flex_terms

When you think about laying out screens, it’s best to start with looking at all the elements in the screen as being laid out on the main or cross axis and then thinking about nesting these elements. Here’s an example of a screen:

mobile_react_native-MainActivity-04032017170319

There’s a main container, which has flex:1, and it has flexDirection:'column'. What this does is that it adds the text fields and button bar and image in a vertical list (from top to bottom). It also has a directive to justifyContent:'center' and alignItems:'center'. justifyContent controls the way in which items are laid out in the main axis (in this case it centers all the items in a vertical, top to bottom direction main axis). And alignItems controls how items are laid out in the cross axis (in this case it centers all the items horizontally across the main axis which is vertical).

Take a look at the mainview_style.v_container style below to get an idea of this. There are helpful comments as well, to make sense of what these Flexbox directives mean.

Another interesting bit of code is the Flexbox styles that are used to layout the icons (Android and Google Play) in the center of the screen (centered horizontally). If you look at the mainview_style.h_container you will see the code that does this.

const mainview_style = StyleSheet.create(
  {
    v_container: {
      flex: 1,
      flexDirection: 'column', // main axis
      justifyContent: 'center', // main axis
      alignItems: 'center', // cross axis
      backgroundColor: '#c1e1c5',
    },
    welcome: {
      flex: -1, // shrink to min height and width if needed
      fontSize: 20,
      color: '#006b7699', // #RGBA supported
      fontFamily: 'Rubik-Regular', // list of families https://goo.gl/fsrJsK
      fontWeight: '500', // weights are between 100 and 900
      margin: 8,
    },
    instructions: {
      flex: -1,
      margin: 8,
      fontFamily: 'Rubik-Regular',
      fontSize: 12,
      color: 'rgba(33, 150, 243, 0.6)', // different ways to provide color
    },
    h_container: {
      flex: -1,
      flexDirection: 'row',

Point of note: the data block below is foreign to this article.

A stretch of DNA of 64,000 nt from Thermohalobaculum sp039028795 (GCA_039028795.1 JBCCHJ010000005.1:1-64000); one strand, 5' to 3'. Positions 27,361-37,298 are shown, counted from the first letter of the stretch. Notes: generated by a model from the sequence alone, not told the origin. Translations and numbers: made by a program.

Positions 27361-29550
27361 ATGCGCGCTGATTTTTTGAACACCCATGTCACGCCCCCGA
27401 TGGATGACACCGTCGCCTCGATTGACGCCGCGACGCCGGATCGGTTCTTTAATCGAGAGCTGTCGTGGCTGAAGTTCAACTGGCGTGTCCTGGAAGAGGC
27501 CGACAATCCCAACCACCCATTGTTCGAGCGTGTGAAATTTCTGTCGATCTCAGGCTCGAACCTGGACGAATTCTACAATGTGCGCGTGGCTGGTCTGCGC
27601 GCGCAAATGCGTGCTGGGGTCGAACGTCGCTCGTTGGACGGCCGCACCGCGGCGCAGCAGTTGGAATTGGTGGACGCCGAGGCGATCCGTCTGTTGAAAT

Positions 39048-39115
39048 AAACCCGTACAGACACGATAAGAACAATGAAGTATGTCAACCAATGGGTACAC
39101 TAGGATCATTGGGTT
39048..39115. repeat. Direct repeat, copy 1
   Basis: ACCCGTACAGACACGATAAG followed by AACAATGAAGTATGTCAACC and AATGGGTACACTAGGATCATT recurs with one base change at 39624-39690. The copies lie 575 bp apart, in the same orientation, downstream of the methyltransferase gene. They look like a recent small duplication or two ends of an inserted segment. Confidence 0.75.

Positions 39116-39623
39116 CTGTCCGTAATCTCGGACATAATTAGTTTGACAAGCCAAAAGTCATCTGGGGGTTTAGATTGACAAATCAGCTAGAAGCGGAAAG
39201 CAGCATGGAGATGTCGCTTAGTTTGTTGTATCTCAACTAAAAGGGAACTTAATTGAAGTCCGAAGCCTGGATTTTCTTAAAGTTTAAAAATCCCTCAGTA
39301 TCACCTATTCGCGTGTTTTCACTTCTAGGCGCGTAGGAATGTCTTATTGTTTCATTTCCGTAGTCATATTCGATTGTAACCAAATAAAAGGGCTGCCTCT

justifyContent: 'space-around',
      alignSelf: 'stretch', // overrides container alignItems
      backgroundColor: '#fef3bd',
      padding: 16,
    },
    image: {
      flex: -1,
      margin: 8,
      height: 100,
      width: 75,
      resizeMode: 'contain', //'cover' | 'contain'
    },
    image2: {
      flex: -1,
      height: 100,
      width: 150,
      resizeMode: 'contain', //'cover' | 'contain'
    },
  });

A few more things to note in the code above:

  • There’s a reference to a custom font called Rubik-Regular that is loaded (more on this at the end of this document).
  • There are lots of interesting ways in which you can size images in RN. The Image component has lots of useful options to help you size images. The main ones that I’ve found useful are cover and contain. In the Styles.js class, try making changes in the mainview_style object and switch contain to cover and see what happens.

Best practices on styling

You will notice that all the styles that are used in the code in github are all stored in a single file – Styles.js. This was a conscious choice on my part. It is easier to declare these styles inline in the code, but the disadvantage of doing so is that you have styling all over the place and it’s difficult to make sweeping changes in styling in your codebase.

Also, if you share this Styles.js file with a designer who’s familiar with CSS, they should be able to make changes to this one file and radically change the UI, since all the layout, graphics, padding, colors, etc are stored in this single file! This is also a great way to engage with designers on your project, since RN holds the promise of changing the traditional approach to the way in which developers and designers interact through wireframes, clickable prototypes, etc.

Javascript and Flow

RN projects are enabled to work with Flow static type checking out of the box. I’m a huge proponent of type checking. Typescript can be clunky to use due to the tooling around it. Flow is pretty much invisible for the most part. The tooling isn’t great at this point, but it’s not bad. If you look at the TypeAliases.js code, you will find how I’m lightly using type aliases. In future tutorials, featuring real-world apps, I will lean on this much more heavily. For Webstorm users, here’s more info on Flow and Webstorm.

In App Navigation